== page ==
Estimation of physical activity and prevalence of excessive body mass in rural and urban Polish adolescents
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Department of Internal Medicine, Metabolic Disorders and Arterial Hypertension, University of Medical Sciences, Poznań, Poland
Department of Social Medicine, University of Medical Sciences, Poznań, Poland
Ann Agric Environ Med. 2011;18(2):398–403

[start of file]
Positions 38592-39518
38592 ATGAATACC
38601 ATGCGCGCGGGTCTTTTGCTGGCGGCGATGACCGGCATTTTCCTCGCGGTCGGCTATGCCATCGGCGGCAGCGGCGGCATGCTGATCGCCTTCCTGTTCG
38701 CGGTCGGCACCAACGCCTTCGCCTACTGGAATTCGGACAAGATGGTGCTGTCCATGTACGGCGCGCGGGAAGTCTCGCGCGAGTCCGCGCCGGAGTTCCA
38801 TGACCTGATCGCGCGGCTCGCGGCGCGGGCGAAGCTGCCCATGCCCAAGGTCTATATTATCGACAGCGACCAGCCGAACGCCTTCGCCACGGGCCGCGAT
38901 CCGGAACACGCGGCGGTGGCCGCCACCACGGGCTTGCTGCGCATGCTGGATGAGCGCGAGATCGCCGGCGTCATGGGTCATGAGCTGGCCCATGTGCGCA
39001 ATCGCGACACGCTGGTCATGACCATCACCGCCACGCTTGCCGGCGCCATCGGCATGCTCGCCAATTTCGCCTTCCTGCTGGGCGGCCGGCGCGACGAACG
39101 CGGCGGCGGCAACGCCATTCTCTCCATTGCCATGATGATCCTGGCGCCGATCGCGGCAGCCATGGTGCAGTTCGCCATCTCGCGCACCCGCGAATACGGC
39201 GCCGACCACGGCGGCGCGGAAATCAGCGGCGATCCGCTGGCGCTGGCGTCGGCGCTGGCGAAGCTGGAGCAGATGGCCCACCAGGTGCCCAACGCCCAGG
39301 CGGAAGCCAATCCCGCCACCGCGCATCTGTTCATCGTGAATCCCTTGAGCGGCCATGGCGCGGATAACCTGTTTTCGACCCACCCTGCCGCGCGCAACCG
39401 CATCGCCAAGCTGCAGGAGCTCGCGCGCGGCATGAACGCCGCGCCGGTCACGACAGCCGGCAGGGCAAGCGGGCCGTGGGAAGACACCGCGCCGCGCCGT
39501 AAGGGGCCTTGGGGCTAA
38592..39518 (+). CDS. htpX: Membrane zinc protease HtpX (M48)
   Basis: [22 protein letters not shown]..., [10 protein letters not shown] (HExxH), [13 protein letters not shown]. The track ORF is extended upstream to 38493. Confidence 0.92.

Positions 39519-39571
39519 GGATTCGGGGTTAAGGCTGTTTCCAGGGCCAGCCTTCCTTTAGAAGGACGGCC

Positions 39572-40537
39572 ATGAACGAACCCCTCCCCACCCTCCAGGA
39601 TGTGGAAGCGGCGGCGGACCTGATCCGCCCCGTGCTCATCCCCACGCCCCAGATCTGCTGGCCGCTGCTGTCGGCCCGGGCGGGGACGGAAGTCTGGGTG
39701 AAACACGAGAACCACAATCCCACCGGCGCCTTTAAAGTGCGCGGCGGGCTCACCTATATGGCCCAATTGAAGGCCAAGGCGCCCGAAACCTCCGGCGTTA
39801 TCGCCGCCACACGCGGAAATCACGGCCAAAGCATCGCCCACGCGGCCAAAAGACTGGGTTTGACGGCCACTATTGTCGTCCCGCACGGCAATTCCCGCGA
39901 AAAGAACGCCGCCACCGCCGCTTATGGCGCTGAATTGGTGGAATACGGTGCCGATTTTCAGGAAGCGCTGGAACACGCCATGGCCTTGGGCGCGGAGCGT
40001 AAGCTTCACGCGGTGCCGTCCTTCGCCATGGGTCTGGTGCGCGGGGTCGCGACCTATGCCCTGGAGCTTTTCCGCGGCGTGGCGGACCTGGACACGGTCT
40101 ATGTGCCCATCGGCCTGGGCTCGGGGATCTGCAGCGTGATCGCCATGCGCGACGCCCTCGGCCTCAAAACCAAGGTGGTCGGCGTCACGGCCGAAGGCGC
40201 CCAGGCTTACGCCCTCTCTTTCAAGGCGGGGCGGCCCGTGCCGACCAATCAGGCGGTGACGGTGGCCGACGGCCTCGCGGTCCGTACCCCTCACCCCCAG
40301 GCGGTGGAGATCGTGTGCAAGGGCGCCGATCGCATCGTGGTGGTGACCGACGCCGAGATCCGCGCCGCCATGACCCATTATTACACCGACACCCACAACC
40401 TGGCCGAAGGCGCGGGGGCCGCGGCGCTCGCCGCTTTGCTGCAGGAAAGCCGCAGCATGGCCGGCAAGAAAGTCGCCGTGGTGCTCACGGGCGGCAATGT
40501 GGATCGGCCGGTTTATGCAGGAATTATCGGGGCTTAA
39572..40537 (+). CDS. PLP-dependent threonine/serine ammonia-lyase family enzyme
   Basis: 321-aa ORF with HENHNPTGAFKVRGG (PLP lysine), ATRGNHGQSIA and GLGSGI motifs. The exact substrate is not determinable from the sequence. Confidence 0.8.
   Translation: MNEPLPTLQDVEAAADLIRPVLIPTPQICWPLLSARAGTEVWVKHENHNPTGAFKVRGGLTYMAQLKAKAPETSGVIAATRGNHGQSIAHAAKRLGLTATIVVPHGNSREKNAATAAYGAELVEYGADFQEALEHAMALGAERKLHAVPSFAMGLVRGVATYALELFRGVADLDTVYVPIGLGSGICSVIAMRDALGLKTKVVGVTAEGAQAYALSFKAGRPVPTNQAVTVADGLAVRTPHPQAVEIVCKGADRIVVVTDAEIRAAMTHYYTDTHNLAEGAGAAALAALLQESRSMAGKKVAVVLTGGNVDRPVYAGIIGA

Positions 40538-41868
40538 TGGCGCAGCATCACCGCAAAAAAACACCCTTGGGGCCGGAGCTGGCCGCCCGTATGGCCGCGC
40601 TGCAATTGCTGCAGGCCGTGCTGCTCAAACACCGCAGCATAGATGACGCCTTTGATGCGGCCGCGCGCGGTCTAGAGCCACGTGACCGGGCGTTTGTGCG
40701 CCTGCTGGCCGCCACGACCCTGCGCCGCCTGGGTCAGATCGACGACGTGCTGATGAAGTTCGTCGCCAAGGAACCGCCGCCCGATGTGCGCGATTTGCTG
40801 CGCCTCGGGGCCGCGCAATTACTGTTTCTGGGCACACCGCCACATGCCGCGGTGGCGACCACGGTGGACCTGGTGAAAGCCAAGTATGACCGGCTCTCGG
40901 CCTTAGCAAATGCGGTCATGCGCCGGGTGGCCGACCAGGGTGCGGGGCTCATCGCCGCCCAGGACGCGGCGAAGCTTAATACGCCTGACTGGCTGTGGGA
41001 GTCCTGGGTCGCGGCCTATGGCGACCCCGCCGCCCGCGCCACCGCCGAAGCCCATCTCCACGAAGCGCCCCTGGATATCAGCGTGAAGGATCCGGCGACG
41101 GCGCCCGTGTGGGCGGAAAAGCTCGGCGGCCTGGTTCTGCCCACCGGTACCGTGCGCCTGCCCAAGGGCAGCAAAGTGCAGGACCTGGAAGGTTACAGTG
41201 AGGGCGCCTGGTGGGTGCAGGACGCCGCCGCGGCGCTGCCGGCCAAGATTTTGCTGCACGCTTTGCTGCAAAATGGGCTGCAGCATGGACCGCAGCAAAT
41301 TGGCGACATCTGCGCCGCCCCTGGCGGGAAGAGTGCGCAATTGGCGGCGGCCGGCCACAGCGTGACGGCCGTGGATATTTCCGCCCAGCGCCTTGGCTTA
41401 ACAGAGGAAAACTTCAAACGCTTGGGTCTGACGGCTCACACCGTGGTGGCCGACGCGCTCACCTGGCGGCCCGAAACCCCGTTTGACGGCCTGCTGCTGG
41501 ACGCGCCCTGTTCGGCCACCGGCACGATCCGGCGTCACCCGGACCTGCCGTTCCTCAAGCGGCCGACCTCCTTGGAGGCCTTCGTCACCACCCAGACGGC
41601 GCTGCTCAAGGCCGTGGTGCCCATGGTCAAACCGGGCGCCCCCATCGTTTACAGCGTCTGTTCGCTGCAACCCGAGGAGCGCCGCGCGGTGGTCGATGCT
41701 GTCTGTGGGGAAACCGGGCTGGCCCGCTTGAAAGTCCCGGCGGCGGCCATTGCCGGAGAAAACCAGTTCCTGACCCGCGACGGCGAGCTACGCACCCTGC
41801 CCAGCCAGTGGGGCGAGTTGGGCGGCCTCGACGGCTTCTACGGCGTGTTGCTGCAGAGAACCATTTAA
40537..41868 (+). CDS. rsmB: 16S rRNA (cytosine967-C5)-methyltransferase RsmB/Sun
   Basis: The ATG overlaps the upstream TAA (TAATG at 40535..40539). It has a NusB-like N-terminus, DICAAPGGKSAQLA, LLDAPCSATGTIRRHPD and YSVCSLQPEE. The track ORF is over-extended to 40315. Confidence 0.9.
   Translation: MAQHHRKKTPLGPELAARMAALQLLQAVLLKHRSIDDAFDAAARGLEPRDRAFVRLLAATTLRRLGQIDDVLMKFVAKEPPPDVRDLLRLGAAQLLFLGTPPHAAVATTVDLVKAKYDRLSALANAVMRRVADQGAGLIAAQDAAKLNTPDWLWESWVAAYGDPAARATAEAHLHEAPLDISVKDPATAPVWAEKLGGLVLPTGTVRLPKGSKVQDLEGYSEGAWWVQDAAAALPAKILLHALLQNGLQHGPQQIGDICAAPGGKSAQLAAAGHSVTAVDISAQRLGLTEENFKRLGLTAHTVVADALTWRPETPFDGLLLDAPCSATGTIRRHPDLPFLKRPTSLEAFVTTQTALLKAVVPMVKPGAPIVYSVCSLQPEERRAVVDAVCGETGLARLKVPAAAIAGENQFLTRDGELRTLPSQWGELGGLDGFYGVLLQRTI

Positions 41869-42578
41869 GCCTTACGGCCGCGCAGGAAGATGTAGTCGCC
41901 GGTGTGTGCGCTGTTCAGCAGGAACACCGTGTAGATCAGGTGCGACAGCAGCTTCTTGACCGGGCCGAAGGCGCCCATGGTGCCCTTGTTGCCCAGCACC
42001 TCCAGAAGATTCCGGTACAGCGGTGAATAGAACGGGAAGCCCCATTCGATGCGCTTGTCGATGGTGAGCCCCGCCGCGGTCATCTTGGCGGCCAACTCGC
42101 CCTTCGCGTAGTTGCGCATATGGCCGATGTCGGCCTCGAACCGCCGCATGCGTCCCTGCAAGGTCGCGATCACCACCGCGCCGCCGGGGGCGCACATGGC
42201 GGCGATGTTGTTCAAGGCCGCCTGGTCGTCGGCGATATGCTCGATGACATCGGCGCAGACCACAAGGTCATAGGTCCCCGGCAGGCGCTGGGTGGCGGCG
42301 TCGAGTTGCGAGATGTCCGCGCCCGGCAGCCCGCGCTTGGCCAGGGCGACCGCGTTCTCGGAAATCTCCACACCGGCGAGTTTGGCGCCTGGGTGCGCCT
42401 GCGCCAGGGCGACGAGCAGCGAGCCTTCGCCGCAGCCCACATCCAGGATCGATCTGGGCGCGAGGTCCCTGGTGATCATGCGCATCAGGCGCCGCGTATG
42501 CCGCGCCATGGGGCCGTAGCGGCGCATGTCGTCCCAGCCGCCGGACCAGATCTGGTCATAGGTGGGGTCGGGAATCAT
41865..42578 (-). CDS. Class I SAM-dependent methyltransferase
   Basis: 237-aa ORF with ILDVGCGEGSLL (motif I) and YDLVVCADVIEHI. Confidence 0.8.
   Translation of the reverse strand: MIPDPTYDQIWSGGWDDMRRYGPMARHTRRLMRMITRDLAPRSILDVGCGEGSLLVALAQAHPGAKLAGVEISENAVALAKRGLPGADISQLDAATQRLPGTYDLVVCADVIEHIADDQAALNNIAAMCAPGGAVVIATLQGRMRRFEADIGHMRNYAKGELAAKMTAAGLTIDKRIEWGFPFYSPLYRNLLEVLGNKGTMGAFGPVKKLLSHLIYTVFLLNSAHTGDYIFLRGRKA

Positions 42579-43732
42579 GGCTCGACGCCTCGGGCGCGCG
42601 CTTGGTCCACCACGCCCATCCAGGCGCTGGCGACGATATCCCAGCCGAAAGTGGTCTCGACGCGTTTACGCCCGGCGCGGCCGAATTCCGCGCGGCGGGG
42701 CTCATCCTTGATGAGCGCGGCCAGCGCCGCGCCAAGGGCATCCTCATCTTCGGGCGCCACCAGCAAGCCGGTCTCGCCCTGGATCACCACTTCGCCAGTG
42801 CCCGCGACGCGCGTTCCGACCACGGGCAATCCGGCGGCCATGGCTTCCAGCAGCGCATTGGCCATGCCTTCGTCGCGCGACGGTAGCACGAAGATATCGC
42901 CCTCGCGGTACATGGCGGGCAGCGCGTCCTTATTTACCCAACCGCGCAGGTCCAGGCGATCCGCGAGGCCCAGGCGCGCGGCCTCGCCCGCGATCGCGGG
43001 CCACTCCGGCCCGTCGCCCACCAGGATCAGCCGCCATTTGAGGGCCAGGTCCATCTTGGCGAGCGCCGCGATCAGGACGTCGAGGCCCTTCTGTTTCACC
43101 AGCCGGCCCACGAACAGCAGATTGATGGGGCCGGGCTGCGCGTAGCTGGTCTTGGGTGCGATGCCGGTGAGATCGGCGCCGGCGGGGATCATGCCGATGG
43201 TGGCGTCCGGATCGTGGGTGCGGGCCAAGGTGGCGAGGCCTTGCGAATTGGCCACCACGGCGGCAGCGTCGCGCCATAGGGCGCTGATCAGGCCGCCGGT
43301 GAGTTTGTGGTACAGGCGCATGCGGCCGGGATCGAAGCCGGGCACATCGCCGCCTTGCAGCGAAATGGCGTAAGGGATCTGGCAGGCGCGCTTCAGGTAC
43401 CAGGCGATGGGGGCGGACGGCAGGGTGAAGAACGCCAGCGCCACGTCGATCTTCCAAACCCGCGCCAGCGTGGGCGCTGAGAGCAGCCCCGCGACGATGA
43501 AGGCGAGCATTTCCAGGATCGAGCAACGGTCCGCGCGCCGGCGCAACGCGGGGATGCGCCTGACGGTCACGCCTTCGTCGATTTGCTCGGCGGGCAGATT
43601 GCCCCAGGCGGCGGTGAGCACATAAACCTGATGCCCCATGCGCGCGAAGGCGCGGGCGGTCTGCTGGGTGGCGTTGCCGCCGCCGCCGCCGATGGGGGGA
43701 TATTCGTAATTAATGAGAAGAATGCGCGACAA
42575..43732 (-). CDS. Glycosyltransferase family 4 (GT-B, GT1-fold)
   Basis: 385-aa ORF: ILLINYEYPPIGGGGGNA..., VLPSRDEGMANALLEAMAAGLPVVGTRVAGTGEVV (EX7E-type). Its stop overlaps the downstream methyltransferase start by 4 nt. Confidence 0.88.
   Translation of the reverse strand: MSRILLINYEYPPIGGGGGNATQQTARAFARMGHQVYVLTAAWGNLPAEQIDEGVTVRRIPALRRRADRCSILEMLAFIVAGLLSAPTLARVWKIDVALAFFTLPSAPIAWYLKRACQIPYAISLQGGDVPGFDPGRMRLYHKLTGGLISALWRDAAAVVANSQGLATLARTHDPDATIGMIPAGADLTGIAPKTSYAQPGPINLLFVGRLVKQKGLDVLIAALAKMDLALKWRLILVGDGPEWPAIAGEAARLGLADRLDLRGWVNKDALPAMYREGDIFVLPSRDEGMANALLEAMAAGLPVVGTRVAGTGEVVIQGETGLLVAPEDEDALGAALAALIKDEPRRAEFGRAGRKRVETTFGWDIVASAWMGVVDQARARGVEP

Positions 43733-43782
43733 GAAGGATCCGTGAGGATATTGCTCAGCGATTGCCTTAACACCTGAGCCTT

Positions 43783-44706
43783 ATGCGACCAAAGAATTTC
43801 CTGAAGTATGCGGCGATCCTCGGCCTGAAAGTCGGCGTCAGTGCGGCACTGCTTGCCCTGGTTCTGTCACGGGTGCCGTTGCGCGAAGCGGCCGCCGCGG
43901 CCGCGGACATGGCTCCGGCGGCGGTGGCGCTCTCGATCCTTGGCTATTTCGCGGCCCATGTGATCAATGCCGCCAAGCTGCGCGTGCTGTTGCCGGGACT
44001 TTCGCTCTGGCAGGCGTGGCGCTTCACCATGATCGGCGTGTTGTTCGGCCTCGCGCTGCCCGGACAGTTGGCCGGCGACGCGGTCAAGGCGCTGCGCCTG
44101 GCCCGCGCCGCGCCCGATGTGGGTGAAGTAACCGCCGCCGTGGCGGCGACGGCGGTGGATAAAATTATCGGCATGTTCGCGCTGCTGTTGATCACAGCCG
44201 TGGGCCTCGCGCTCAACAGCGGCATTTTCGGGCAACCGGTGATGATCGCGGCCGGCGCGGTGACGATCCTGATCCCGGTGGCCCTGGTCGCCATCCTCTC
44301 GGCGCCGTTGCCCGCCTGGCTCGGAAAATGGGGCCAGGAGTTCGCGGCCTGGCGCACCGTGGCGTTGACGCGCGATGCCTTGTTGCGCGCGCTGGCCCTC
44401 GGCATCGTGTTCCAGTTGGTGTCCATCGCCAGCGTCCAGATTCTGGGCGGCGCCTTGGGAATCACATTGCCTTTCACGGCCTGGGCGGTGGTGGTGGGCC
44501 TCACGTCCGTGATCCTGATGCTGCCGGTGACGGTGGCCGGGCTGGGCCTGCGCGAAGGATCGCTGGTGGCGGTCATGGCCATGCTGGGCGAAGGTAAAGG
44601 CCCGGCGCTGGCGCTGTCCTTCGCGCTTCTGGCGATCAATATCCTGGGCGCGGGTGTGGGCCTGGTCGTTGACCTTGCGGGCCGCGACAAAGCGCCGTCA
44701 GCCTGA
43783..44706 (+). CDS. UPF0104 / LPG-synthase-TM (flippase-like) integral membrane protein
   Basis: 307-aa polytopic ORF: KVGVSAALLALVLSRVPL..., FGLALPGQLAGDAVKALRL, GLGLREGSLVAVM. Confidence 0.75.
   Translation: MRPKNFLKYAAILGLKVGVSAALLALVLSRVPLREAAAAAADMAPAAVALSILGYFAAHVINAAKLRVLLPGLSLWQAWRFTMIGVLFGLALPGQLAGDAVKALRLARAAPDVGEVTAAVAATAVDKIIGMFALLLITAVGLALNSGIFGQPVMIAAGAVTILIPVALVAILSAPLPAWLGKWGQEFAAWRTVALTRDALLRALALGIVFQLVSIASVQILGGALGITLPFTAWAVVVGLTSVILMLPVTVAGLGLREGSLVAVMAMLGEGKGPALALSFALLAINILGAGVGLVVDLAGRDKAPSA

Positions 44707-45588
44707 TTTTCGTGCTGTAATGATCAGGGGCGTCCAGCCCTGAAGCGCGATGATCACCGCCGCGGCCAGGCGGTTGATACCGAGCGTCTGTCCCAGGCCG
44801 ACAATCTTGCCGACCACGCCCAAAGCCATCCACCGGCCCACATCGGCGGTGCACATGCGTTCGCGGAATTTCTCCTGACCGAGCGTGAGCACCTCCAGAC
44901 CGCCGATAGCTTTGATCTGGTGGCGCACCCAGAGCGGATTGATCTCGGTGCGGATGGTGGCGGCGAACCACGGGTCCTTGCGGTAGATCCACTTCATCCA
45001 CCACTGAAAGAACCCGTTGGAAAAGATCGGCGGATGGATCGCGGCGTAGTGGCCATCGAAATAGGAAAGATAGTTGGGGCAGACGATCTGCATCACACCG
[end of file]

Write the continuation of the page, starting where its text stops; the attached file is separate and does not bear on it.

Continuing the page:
Excessive body mass and sedentary lifestyle are well-known factors for cardiovascular risk, which when present in the young population may have significant health consequences, both in the short- and long-term. The aim of the study was to evaluate the prevalence of overweight, obesity, and sedentary lifestyle in two teenage populations living in an urban or rural area. An additional aim was to compare their physical activity. The study was designed and conducted in 2009. The study population consisted of 116 students aged 15-17 years – 61 males (52.7%) and 55 females (47.3%), randomly selected from public junior grammar schools and secondary schools in the Poznań Region. There were 61 respondents from a rural area – 32 males (52.5%) and 29 females (47.5%), whereas 55 teenagers lived in an urban area – 29 males (47.5%) and 26 females (47.3%). Students were asked to complete a questionnaire, which was especially prepared for the study and contained questions concerning health and lifestyle. A basic physical examination was carried out in all 116 students, including measurements of the anthropometric features. Calculations were performed using the statistical package STATISTICA (data analysis software system), Version. 8.0. When comparing these two populations, no statistically significant differences were detected in the ratio of weight-growth, with the exception of the fact that the urban youths had a larger hip circumference (97.1 v. 94.3 cm, p<0.05). In the group of urban students there were also significantly more subjects with excessive body weight (27.3% v. 24.6%, p<0.05), with a predominant proportion of obese students (60%). There were significantly more male obese individuals (66.7%). In the population of rural teenagers, obesity rate did not differ statistically significantly from the percentage of overweight (11.5% v. 13.1%, p>0.05), the problem of excessive weight affected both sexes in a similar proportion (25% boys and 24.1% girls, p>0.05). In this paper it is shown that there were differences concerning physical activity of teenagers living in urban and rural areas. Urban students much more often declared an active lifestyle (72.7% v.42.6%, p>0.05), used a variety of additional forms of activity (not counting compulsory physical education classes). They also spent many more hours a week performing sport (7.0±4.2 h v. 4.9±4.1h, p<0.05), and less hours spent passively on ‘screen viewing behaviour’ (2.3±1.5h v. 3.1±1.5h, p<0.05). About 52.5% of rural teenagers replied that compulsory physical education classes were their only form of physical activity. No statistically significant differences between urban and rural population were detected in the ratio of weight-growth, with the exception of the fact that urban youths had a larger hip circumference. In the group of urban teenagers, there were significantly more subjects with excessive body weight, with a predominant proportion of obese students. However, urban students much more often declared an active lifestyle and spent many more hours a week performing sport. Their declared time for ‘screen viewing behaviour’ was shorter. These observations describing Polish teenagers are consistent with some literature data, but more studies are needed to clarify the influence of environmental conditions, such as ‘urban-rural’ differences in the health and lifestyle of the young population.
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